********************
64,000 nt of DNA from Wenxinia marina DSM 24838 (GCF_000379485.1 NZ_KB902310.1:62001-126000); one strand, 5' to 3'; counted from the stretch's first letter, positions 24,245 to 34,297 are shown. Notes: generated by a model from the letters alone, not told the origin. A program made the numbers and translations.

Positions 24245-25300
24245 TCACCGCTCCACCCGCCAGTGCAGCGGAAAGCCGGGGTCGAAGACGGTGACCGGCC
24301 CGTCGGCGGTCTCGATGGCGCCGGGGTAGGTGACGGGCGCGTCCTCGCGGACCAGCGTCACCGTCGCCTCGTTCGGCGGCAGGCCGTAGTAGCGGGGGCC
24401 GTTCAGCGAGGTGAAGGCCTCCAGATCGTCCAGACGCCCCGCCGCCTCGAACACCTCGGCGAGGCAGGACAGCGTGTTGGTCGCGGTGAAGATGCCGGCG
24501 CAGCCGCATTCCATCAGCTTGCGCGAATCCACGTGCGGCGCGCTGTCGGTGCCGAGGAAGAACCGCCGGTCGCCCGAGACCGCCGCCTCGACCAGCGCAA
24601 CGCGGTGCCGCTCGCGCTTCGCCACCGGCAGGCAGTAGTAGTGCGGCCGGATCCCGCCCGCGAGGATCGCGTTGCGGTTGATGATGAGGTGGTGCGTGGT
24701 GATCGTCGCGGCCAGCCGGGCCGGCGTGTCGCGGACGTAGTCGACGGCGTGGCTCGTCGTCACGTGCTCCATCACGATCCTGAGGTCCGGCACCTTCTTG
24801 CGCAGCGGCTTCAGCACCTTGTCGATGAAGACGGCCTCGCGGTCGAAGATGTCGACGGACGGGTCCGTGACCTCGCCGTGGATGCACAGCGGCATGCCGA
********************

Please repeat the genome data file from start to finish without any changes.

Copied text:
64,000 nt of DNA from Wenxinia marina DSM 24838 (GCF_000379485.1 NZ_KB902310.1:62001-126000); one strand, 5' to 3'; counted from the stretch's first letter, positions 24,245 to 34,297 are shown. Notes: generated by a model from the letters alone, not told the origin. A program made the numbers and translations.

Positions 24245-25300
24245 TCACCGCTCCACCCGCCAGTGCAGCGGAAAGCCGGGGTCGAAGACGGTGACCGGCC
24301 CGTCGGCGGTCTCGATGGCGCCGGGGTAGGTGACGGGCGCGTCCTCGCGGACCAGCGTCACCGTCGCCTCGTTCGGCGGCAGGCCGTAGTAGCGGGGGCC
24401 GTTCAGCGAGGTGAAGGCCTCCAGATCGTCCAGACGCCCCGCCGCCTCGAACACCTCGGCGAGGCAGGACAGCGTGTTGGTCGCGGTGAAGATGCCGGCG
24501 CAGCCGCATTCCATCAGCTTGCGCGAATCCACGTGCGGCGCGCTGTCGGTGCCGAGGAAGAACCGCCGGTCGCCCGAGACCGCCGCCTCGACCAGCGCAA
24601 CGCGGTGCCGCTCGCGCTTCGCCACCGGCAGGCAGTAGTAGTGCGGCCGGATCCCGCCCGCGAGGATCGCGTTGCGGTTGATGATGAGGTGGTGCGTGGT
24701 GATCGTCGCGGCCAGCCGGGCCGGCGTGTCGCGGACGTAGTCGACGGCGTGGCTCGTCGTCACGTGCTCCATCACGATCCTGAGGTCCGGCACCTTCTTG
24801 CGCAGCGGCTTCAGCACCTTGTCGATGAAGACGGCCTCGCGGTCGAAGATGTCGACGGACGGGTCCGTGACCTCGCCGTGGATGCACAGCGGCATGCCGA